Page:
It was a January night, and it was freezing, and I was dreaming. An old, bleach-haired angel visited me in my sleep. I had been crying. Her face was wrinkled and tough. She looked like one of my grandmother’s friends I had met at her funeral.
You know, if you can’t be happy here, you won’t be happy anywhere.
That was ludicrous. I was no one here, and I had nothing. I was dead.
You think that the day you walk out of this place is the day you’re set free, but you’re mistaken, she told me. The day you’re set free is the day you decide to stop beating yourself to death with all your rage and indignation and self-pity and grow up. Stop waiting for your life to begin again. This is your life, and you’re not getting another one. Trust me. The sooner you realize that, the better off you’ll be.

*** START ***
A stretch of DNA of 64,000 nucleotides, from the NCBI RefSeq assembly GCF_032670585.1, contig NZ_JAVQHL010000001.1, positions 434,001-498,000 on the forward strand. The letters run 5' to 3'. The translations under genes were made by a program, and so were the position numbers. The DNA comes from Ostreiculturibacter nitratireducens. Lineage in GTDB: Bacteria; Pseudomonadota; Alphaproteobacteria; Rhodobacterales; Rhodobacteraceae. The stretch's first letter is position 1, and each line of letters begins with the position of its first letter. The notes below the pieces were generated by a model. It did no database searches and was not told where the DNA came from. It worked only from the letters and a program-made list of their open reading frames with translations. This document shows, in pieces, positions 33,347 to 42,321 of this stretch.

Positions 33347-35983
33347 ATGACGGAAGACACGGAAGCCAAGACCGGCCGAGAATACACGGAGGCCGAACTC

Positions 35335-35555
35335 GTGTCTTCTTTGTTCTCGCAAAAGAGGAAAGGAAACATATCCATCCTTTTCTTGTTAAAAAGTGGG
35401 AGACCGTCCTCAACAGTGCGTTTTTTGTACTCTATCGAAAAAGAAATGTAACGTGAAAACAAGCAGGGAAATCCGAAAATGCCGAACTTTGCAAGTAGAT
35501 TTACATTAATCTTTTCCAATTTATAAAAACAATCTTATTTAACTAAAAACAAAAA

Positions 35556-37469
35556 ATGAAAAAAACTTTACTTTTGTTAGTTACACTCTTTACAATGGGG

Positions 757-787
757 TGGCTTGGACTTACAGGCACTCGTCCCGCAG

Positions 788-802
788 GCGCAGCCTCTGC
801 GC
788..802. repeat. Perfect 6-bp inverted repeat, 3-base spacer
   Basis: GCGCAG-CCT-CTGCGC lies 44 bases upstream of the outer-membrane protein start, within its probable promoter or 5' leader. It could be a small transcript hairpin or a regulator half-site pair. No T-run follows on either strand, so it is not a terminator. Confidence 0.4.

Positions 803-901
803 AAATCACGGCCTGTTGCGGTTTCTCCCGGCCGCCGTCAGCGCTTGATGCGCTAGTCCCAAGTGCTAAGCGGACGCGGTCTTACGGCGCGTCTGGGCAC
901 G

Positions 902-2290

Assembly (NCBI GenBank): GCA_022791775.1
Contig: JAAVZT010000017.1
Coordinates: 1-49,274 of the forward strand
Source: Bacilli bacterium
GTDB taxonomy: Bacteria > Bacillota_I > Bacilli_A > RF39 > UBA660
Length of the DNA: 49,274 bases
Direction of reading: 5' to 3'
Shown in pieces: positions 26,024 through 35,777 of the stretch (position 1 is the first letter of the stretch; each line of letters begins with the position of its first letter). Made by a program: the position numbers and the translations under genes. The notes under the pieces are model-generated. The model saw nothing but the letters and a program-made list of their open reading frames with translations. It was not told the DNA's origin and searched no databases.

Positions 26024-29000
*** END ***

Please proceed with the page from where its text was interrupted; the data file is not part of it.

One of the students in an NYU writing workshop I’m taking submitted a persona poem last week about agricultural labor. The piece climaxes with a rhetorical question for the reader: “Have your hands ever bled?” I suppose the answer is assumed to be no. My professor dwelled at length on the poignancy of this question, its bite, given that people like us who go to a nice school in a big city couldn’t fathom that kind of nightmare, picking at thorns until our hands were scabby and raw and red and brown. I looked at my hands.
After nearly four years back in our familiar world, they’ve healed, save for only a few quiet scars on my index and ring fingers. I could have gotten them anywhere.